Moody’s decision to place UniCredit’s covered bonds on review for downgrade a week after it announced it was reviewing the bank’s senior debt rating was a recent example of such linkage. Moreover, the trend could clearly see the spread spectrum in the asset class widen significantly from historical norms. Timo Böhm, portfolio manager and member of the covered bond team at Allianz Pimco in Munich, says the mounting concern over banks’ exposure to the sovereign debt crisis has led to a more pronounced linkage between the spreads on an institution’s covered bonds and those on its senior unsecured debt. “That link to the seniors and the sovereigns is much tighter now, and therefore everybody is looking at what could be the worst case here,” Böhm explained. “Even if the covered bond is rated triple-A, its spreads will widen on these concerns.”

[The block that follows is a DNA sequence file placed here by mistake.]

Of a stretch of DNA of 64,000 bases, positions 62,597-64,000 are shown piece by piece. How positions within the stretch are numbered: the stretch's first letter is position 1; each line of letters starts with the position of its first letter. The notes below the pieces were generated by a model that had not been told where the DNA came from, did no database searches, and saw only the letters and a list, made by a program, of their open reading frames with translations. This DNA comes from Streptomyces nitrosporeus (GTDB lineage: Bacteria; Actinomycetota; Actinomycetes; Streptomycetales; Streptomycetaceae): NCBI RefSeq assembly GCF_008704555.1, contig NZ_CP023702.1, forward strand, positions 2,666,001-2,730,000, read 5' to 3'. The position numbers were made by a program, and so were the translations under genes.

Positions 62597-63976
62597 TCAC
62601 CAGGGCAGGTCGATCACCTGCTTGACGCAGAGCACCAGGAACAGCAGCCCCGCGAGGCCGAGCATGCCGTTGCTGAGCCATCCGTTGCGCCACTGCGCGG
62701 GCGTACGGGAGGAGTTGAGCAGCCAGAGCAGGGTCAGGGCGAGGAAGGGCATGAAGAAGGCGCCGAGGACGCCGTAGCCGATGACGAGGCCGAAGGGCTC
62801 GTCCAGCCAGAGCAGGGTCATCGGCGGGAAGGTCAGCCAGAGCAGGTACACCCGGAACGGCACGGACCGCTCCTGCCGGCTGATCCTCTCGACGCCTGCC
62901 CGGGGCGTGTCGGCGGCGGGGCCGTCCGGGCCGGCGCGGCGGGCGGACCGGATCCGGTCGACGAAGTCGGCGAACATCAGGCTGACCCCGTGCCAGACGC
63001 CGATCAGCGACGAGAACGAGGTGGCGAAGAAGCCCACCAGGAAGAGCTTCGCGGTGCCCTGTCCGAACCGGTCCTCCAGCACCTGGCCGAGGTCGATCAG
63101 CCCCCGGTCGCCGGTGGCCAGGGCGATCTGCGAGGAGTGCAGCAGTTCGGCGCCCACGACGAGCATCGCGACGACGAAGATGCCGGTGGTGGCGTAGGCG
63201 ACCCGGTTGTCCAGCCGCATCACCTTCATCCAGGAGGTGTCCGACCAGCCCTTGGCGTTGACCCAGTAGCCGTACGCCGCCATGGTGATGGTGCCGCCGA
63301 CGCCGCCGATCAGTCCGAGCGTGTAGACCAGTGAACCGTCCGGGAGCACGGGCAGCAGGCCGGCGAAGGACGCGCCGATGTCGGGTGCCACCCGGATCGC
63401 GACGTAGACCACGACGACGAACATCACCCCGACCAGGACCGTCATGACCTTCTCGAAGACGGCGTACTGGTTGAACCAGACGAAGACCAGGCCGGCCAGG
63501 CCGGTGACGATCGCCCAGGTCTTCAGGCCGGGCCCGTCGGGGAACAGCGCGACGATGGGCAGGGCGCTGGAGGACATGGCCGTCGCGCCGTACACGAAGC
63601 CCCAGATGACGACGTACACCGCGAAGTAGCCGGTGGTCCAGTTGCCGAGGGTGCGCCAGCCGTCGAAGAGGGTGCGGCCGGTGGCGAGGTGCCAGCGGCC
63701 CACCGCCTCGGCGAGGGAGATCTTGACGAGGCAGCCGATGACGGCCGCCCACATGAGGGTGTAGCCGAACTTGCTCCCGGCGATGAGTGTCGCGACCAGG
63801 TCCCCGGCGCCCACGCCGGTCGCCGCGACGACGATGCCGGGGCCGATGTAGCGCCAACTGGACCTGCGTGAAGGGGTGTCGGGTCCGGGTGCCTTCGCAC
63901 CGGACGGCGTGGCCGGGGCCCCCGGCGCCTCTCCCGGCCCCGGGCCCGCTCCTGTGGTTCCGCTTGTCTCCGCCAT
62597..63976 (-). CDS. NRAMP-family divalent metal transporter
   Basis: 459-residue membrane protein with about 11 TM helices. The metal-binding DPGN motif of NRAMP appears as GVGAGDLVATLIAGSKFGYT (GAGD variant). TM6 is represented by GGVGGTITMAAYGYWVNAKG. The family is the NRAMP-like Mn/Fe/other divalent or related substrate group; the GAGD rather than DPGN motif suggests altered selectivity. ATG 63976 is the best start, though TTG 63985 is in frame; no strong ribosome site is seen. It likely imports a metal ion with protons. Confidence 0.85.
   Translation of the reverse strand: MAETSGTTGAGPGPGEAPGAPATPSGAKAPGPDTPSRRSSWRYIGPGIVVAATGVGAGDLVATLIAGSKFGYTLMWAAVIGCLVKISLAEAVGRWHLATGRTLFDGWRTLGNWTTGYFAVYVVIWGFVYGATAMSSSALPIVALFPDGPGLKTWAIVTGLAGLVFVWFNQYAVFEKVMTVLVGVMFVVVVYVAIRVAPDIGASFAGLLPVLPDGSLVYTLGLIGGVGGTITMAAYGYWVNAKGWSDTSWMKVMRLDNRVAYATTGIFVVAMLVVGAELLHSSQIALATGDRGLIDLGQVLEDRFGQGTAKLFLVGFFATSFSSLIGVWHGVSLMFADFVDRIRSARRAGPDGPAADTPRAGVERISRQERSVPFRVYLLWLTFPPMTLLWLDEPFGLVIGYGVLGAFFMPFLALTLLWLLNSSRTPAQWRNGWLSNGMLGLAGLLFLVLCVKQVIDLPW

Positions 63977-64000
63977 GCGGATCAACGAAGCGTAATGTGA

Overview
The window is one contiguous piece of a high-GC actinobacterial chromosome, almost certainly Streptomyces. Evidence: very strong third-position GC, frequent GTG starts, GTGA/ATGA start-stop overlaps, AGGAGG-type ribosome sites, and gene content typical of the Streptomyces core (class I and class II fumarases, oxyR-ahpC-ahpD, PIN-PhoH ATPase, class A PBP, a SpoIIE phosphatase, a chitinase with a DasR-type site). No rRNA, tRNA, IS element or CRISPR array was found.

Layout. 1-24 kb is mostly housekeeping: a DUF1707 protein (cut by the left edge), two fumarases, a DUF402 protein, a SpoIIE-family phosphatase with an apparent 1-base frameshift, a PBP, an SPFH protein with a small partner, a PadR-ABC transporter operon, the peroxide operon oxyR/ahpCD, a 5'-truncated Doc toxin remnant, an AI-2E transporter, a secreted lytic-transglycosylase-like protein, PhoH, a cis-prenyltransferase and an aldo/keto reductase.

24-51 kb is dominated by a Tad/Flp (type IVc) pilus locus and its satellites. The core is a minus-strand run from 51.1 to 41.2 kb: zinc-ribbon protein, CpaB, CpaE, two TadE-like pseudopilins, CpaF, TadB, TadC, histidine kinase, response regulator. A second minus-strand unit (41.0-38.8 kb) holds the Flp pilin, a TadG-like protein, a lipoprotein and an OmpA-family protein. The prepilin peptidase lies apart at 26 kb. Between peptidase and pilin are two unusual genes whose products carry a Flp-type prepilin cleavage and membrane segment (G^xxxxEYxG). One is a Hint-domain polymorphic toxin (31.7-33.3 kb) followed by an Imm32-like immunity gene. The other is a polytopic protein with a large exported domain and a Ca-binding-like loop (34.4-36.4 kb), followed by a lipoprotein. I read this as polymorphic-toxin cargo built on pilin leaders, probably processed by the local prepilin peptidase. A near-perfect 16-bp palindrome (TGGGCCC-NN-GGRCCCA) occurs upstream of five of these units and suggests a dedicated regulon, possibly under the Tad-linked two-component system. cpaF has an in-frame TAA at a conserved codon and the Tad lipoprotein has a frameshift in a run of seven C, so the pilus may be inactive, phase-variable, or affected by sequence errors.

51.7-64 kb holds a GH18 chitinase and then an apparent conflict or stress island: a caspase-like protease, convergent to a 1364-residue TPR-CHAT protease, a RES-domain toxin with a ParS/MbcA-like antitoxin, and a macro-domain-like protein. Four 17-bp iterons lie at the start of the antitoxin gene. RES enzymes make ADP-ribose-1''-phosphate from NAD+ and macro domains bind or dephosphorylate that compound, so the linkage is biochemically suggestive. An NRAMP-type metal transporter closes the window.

“From our point of view, covered pools should be split,” says Böhm. He points out that banks now price their commercial property loans to reflect the different degrees of risk involved, and that it was not unreasonable for bond investors to require the same consideration. However, issuers continue to oppose the need for such a move. They say the pfandbrief legal framework offers investors adequate protection while the transparency of the cover pools allows them to choose the type of investment that most closely meets their requirements.

“They can decide themselves what kind of strategy suits them best,” says the VDP spokesman. He points to mortgage pfandbriefe backed 100% by residential mortgages: “If you like to take entirely residential mortgage risk, you find such bonds, too,” he says. While that is clearly the case, it is equally evident that issuing banks that have high concentrations of commercial loans in their cover pools are going to have to pay progressively more for the privilege.